Just as many blacks -- without condoning drug use -- attacked the investigation of District Mayor Marion Barry as a witch hunt, many view Starr's work as an overzealous probing into private matters. They compare the Clinton-Starr relationship to the battle between Martin Luther King Jr. and FBI Director J. Edgar Hoover.
"Ken Starr was hired by a multibillionaire with an agenda against the president," said Shirley M. Kitchen, a Philadelphia state senator. In The Post survey, 90 percent of black respondents believed Starr is out to hurt the president politically, compared to 56 percent of whites.
"When you measure the known good against the known bad, it is overwhelmingly lopsided in Clinton's favor," said Rep. Chaka Fattah (D), who represents a predominantly black Philadelphia district.
He and other supporters praise the president for promoting Head Start, raising the minimum wage, cracking down on crime, traveling to Africa, expanding educational opportunities and helping to create the lowest unemployment rate ever among African Americans. As Fattah put it: "It would be less than politically intelligent to abandon Clinton for this admitted adulterous relationship."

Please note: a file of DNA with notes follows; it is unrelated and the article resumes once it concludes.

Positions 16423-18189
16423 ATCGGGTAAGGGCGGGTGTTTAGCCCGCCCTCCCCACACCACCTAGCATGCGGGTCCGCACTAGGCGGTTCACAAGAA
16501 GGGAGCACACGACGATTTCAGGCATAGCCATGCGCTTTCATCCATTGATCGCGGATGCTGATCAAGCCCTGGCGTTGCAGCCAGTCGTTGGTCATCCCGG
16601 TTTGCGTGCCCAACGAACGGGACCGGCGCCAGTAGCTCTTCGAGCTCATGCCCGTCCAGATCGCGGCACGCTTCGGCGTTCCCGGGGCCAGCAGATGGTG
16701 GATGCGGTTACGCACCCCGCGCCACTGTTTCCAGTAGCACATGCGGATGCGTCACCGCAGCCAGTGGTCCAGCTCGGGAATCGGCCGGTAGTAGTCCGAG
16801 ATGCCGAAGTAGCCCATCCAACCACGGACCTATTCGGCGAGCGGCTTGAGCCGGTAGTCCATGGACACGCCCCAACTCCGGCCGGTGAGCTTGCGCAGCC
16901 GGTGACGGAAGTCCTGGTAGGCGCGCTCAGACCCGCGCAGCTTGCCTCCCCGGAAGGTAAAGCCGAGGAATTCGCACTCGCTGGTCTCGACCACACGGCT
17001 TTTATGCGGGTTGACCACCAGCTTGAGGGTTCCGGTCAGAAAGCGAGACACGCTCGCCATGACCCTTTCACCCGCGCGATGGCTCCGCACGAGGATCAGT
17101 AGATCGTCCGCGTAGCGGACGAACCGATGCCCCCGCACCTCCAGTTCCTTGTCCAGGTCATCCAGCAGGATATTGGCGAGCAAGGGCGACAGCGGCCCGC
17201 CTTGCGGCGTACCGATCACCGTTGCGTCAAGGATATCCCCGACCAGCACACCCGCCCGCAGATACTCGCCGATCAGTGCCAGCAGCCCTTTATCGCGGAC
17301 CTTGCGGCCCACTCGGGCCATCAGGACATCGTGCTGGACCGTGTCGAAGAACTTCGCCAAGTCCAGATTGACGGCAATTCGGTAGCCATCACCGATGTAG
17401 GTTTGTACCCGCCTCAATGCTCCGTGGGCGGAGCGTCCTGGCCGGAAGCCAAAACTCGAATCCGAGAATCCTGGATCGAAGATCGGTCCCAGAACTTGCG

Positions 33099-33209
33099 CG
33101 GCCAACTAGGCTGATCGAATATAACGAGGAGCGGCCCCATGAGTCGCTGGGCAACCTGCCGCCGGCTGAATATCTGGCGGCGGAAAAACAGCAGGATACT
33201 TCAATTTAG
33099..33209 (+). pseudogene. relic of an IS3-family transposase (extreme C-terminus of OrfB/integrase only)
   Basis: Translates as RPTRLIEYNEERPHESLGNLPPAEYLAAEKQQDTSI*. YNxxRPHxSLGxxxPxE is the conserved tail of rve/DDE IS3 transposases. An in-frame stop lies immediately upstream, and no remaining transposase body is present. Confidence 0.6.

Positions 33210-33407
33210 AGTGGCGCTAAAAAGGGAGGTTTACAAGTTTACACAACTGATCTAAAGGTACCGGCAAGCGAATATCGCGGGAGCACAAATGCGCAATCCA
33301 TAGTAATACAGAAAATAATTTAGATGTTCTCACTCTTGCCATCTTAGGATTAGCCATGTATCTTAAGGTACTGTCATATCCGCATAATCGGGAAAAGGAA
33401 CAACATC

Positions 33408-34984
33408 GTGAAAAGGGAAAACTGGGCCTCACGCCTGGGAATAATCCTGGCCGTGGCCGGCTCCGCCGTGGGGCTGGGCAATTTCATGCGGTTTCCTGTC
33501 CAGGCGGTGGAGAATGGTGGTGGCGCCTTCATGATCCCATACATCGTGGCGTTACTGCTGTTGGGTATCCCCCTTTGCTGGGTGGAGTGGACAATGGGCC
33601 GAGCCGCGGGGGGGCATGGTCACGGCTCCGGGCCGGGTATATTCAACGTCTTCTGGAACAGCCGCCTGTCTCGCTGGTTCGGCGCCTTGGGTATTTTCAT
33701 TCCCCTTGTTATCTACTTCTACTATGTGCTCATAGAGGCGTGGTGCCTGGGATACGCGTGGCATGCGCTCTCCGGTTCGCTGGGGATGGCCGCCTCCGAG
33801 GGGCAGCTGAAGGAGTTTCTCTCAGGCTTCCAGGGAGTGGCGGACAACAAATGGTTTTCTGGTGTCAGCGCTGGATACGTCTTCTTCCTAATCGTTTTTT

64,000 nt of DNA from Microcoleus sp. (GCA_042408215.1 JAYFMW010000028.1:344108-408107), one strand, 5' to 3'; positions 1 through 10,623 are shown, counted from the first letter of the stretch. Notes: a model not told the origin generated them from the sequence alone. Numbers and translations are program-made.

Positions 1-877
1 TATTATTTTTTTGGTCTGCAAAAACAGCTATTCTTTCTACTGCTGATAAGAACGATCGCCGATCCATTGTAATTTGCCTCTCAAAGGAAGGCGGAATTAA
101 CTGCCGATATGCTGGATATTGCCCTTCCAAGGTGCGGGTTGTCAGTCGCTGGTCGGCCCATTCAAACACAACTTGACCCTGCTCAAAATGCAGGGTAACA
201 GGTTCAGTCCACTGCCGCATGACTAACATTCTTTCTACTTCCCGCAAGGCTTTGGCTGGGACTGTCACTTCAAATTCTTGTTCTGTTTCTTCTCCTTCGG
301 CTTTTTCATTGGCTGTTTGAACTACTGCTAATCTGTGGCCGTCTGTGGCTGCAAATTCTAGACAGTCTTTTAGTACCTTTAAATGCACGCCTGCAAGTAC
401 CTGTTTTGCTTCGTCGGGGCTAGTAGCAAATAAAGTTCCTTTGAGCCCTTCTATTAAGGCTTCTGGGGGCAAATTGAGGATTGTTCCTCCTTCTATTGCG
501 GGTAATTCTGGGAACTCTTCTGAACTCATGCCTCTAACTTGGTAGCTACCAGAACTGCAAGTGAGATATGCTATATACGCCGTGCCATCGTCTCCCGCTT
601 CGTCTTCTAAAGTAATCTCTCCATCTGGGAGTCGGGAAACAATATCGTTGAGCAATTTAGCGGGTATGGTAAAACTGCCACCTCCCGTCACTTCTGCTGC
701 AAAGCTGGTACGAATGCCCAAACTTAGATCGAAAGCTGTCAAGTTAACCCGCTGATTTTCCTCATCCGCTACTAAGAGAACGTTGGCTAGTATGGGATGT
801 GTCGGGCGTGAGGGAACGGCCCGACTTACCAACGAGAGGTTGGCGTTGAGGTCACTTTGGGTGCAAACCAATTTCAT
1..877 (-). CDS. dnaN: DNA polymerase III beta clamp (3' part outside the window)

There are dissenters. The Philadelphia Tribune, a large black newspaper, called this week for Clinton's resignation, noting that despite its historic support for him the scandal has become "a creeping cancer that will slowly, but inexorably, paralyze our government."
Rep. Jesse Jackson Jr. (D-Ill.) and other black leaders criticize Clinton for the welfare overhaul, his support of the death penalty, a squishy affirmative action policy and the stalled race initiative. However, Rep. Albert R. Wynn (D-Md.) said he and many "rank and file African Americans" agreed with Clinton on welfare and the death penalty.
For his part, Glendening is attempting to repair damage in the African American community in visits to black churches. He makes clear Clinton's actions are not consistent with those he has taught his teenage son, Raymond. But when asked yesterday about the criticism from black voters, he said: "People know I support the president's policies."
Staff writer Hanna Rosin contributed to this report.
© Copyright 1998 The Washington Post Company